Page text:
Strengths of the present study include its large sample and the broad range of variables examined. Study limitations include the use of self-reported data, which is a common limitation of many large-scale epidemiologic surveys. Although checks for internal consistency and response set bias minimize reporting errors, they are not eliminated. Our findings are not representative of all Native American youth, because some IHS service areas chose not to participate, and certain groups, such as the Navajo, were overrepresented (the Navajo is, however, the largest Indian tribe in the United States). Also, youths from urban areas were not included in the study design. About 50% of Native Americans live in urban centers. Thus, these findings may not be generalizable to youths not living on or near reservations. The generalizability of findings are also narrowed by removal of 10.5% of the original sample of Native Americans from the data set because of incomplete or missing data. Still, this is the largest study conducted with Native American youth, and the data are important in providing a better understanding of eating disturbances among American ethnic groups and factors associated with unhealthy dieting practices. It should be pointed out that the aggregation of findings across IHS service areas does not presume homogeneity of psychosocial or risk behaviors of Native American youth. There is great diversity among individuals within an Indian tribe, as well as tremendous differences across the numerous Indian nations, each having its own traditions and cultural heritage.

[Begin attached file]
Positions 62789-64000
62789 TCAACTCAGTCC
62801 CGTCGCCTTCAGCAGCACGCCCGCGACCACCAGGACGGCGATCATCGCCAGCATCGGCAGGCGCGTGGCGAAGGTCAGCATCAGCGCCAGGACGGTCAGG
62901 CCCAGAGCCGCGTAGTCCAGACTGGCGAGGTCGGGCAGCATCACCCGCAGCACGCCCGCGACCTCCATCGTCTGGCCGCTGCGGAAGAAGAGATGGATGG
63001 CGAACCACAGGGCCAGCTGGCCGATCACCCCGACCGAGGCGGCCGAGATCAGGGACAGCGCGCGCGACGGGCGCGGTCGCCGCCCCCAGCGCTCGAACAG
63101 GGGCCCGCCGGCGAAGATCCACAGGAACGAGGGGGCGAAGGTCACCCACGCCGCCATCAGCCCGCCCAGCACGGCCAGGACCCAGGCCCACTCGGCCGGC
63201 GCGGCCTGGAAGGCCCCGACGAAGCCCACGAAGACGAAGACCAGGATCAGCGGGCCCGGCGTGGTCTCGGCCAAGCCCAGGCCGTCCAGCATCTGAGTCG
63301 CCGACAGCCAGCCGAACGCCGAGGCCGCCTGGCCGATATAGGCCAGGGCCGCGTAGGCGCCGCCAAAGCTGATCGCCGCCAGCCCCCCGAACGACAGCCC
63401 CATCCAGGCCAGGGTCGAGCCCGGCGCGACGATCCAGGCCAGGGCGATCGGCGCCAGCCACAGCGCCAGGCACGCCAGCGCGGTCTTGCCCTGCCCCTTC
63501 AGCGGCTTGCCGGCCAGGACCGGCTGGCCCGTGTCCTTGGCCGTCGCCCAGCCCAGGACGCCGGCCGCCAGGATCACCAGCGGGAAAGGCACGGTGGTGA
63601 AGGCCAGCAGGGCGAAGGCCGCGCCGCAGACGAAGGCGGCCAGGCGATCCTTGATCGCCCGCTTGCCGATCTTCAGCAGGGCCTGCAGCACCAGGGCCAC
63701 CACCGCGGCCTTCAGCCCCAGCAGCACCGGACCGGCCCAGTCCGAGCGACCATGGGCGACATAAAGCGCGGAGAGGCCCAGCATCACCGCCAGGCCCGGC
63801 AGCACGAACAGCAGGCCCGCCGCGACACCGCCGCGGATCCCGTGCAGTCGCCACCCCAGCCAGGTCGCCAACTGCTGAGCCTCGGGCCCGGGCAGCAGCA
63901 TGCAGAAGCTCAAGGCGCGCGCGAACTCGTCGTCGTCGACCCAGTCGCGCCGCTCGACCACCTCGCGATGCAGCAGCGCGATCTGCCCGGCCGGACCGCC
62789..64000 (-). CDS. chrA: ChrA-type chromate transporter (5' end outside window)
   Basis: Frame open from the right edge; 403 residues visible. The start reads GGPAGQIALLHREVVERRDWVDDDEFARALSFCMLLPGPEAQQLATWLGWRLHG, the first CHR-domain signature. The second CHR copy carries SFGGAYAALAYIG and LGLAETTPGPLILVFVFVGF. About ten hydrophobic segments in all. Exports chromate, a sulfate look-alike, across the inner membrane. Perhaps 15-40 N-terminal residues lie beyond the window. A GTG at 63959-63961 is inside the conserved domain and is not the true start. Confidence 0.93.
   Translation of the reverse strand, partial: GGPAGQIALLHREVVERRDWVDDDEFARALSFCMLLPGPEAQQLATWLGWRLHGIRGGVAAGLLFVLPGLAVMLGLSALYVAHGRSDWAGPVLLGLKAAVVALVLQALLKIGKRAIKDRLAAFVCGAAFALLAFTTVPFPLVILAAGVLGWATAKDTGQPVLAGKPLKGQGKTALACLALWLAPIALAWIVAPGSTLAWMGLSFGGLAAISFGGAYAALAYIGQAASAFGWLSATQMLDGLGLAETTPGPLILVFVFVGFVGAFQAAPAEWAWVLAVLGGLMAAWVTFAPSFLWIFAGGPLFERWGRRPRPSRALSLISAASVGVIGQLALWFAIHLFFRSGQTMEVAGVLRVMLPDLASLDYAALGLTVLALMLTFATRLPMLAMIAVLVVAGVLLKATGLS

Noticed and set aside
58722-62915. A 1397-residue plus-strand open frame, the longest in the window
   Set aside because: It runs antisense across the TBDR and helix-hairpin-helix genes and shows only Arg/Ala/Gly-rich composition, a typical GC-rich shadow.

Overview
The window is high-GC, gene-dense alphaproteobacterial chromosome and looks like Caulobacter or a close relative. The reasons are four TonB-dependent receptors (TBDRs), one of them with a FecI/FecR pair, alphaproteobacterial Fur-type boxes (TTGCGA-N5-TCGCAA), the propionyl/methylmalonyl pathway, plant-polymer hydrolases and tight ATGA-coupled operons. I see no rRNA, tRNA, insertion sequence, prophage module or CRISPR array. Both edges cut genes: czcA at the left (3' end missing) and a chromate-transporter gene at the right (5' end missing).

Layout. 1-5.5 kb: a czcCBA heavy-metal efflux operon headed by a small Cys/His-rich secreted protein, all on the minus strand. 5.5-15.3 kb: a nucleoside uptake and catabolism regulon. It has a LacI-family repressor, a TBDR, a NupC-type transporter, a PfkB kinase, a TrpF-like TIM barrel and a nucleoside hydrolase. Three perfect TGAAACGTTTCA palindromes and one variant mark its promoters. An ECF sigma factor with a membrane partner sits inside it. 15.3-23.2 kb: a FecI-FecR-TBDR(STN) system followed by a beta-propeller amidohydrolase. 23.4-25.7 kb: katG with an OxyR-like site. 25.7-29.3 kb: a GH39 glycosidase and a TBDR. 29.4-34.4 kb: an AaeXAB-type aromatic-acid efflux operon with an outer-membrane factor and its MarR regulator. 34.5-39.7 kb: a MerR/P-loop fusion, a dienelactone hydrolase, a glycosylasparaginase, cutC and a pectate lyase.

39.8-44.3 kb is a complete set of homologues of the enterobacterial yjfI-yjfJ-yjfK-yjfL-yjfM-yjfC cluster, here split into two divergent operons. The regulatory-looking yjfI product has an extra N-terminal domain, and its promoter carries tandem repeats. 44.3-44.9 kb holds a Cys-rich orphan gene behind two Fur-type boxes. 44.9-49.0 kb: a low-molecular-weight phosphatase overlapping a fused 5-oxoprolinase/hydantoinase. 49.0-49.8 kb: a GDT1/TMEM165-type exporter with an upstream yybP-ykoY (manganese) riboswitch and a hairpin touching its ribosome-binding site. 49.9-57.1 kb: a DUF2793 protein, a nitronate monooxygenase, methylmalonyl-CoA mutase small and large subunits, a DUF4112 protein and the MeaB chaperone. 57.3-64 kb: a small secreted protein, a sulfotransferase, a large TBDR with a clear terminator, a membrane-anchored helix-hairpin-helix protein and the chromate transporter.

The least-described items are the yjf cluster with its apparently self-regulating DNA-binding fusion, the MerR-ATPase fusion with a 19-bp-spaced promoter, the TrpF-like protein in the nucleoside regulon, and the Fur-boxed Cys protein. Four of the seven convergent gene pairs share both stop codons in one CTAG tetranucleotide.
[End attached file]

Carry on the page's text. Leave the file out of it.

Several areas require further research. There has been a lack of validated measures of dieting, eating disturbances, and unhealthy weight control practices in different ethnic subgroups. Future research on dieting needs to specify the specific behaviors (both healthy and unhealthy) associated with self-reported dieting. Future research also needs to validate self-report measures used in surveys, because it is not clear whether findings of elevated rates of eating disturbances reflect overlooked eating disturbances or whether these methods are valid in ethnic subgroups. In the present study, for example, 21% of the boys reported purging behaviors of some type. Other studies have also reported high rates of intentional vomiting among ethnic minority boys.4 Interpretation of these findings is difficult without validated measures on dieting and purging behaviors. Measures of acculturation would also be useful in future studies to assess whether the degree of acculturation is related to body dissatisfaction and unhealthy weight control practices. Eating disorder behaviors and attitudes such as frequent dieting, binge eating, and dissatisfaction with body image have been shown to relate to the degree of assimilation into the white culture (identification with white, middle-class values) in black women.25,35 The impact of racism on eating disturbances should also be explored. Crago and colleagues5speculated that some of the factors associated with racism, such as low self-worth, social isolation as a result of racial discrimination, and feeling pressured to look or act a certain way to be accepted by the dominant culture, may increase vulnerability to eating disorders.